Accordingly, semiconductor devices manufactured using the methodology of the present invention take advantage of the sidewall spacer etchback, as well as the increased hydrogen outdifussion caused by the annealing of the source/drain implants after the sidewall spacer etchback. Therefore, the present invention provides a method to etchback the spacer to reduce resistance problems, “wormhole defect” problems, and PMD liner problems. Additionally, the method allows for good control of the sidewall spacer critical dimension (CD) during source/drain implant and after sidewall spacer etchback. Likewise, it allows for hydrogen diffusion from the source/drain implant regions during anneal. Also, a fact that will be discussed further below, it allows for the elimination of L-shaped spacers which often introduce potential controllability issues.

Turning now to FIGS. 1–8 illustrated are cross-sectional views of detailed manufacturing steps illustrating how one might manufacture a semiconductor device in accordance with the principles of the present invention. FIG. 1 illustrates a cross-sectional view of a partially completed semiconductor device 100 manufactured in accordance with the principles of the present invention. From the outset, it should be noted that the embodiments of FIGS. 1–8 will be discussed as a p-channel metal oxide semiconductor (PMOS) device. In an alternative embodiment, all the dopant types, except for possibly the substrate dopant, could be reversed, resulting in an n-channel metal oxide semiconductor (NMOS) device. However, at least with regard to FIGS. 1–8, no further reference to this opposite scheme will be discussed.

In the advantageous embodiment shown, the partially completed semiconductor device 100 of FIG. 1 includes a substrate 110. The substrate 110 may, in an exemplary embodiment, be any layer located in the partially completed semiconductor device 100, including a wafer itself or a layer located above the wafer (e.g., epitaxial layer). In the embodiment illustrated in FIG. 1, the substrate 110 is a P-type substrate; however, one skilled in the art understands that the substrate 110 might be an N-type substrate without departing from the scope of the present invention.

Located within the substrate 110 in the embodiment shown in FIG. 1 is a well region 120. The well region 120 in the embodiment illustrated in FIG. 1 contains an N-type dopant. For example, the well region 120 would likely be doped with an N-type dopant dose ranging from about 1E13 atoms/cm2 to about 1E14 atoms/cm2 and at an energy ranging from about 100 keV to about 500 keV. This results in the well region 120 having a peak dopant concentration ranging from about 5E17 atoms/cm3 to about 1E19 atoms/cm3.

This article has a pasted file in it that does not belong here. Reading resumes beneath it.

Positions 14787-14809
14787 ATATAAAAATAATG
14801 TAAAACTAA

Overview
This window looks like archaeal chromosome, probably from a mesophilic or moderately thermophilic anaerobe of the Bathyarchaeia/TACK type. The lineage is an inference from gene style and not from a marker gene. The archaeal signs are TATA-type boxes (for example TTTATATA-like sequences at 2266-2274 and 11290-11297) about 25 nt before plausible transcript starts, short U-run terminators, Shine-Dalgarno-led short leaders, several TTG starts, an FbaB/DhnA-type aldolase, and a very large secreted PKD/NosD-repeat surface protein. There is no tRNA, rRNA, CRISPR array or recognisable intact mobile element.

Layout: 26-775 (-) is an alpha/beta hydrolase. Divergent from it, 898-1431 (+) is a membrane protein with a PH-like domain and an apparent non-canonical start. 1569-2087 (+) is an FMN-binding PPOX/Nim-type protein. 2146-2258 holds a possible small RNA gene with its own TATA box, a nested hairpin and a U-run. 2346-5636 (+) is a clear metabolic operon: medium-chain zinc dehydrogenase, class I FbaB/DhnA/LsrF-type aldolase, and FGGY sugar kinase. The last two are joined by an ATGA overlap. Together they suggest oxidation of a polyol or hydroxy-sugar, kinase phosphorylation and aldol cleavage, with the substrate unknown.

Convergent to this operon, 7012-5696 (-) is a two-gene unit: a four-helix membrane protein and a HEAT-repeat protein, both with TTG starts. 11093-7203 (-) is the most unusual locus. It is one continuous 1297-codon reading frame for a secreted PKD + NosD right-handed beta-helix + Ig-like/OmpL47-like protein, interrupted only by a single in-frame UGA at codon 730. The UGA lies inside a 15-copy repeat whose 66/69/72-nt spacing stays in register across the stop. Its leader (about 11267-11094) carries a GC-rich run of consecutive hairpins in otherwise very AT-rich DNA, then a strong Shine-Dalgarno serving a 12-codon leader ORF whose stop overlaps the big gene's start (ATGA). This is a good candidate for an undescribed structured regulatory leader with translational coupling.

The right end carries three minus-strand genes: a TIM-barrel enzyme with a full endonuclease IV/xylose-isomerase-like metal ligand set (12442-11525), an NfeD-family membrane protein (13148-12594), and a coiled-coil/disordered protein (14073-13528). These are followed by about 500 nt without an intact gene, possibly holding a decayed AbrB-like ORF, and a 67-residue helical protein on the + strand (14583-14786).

Located over the substrate 110 in the embodiment of FIG. 1 is a gate structure 130. The gate structure 130 includes a gate dielectric layer 133 and a polysilicon gate electrode layer 138. The gate dielectric layer 133 may comprise a number of different materials and stay within the scope of the present invention. For example, the gate dielectric layer 133 may comprise silicon dioxide, or in an alternative embodiment comprise a high dielectric constant (K) material. In the illustrative embodiment of FIG. 1, however, the gate dielectric layer 133 is a silicon dioxide layer having a thickness ranging from about 0.5 nm to about 5 nm.

Any one of a plurality of manufacturing techniques could be used to form the gate dielectric layer 133. For example, the gate dielectric layer 133 may be either grown or deposited. Additionally, the growth or deposition steps may require a significant number of different temperatures, pressures, gasses, flow rates, etc.

While the advantageous embodiment of FIG. 1 discloses that the polysilicon gate electrode layer 138 comprises standard polysilicon, other embodiments exist where the polysilicon gate electrode layer 138, or at least a portion thereof, comprises amorphous polysilicon. The amorphous polysilicon embodiment may be particularly useful when a substantially planar upper surface of the polysilicon gate electrode layer 138 is desired.

The deposition conditions for the polysilicon gate electrode layer 138 may vary, however, if the polysilicon gate electrode layer 138 were to comprise standard polysilicon, such as the instance in FIG. 1, the polysilicon gate electrode layer 138 could be deposited using a pressure ranging from about 100 torr to about 300 torr, a temperature ranging from about 620 C. to about 700 C., and a SiH4 or Si2H6 gas flow ranging from about 50 sccm to about 150 sccm. If, however, amorphous polysilicon were desired, the amorphous polysilicon gate electrode could be deposited using a pressure ranging from about 100 torr to about 300 torr, a temperature ranging from about 450 C. to about 550 C., and a SiH4 or Si2H6 gas flow ranging from about 100 sccm to about 300 sccm. In any instance, the polysilicon gate electrode layer 138 desirably has a thickness ranging from about 50 nm to about 150 nm.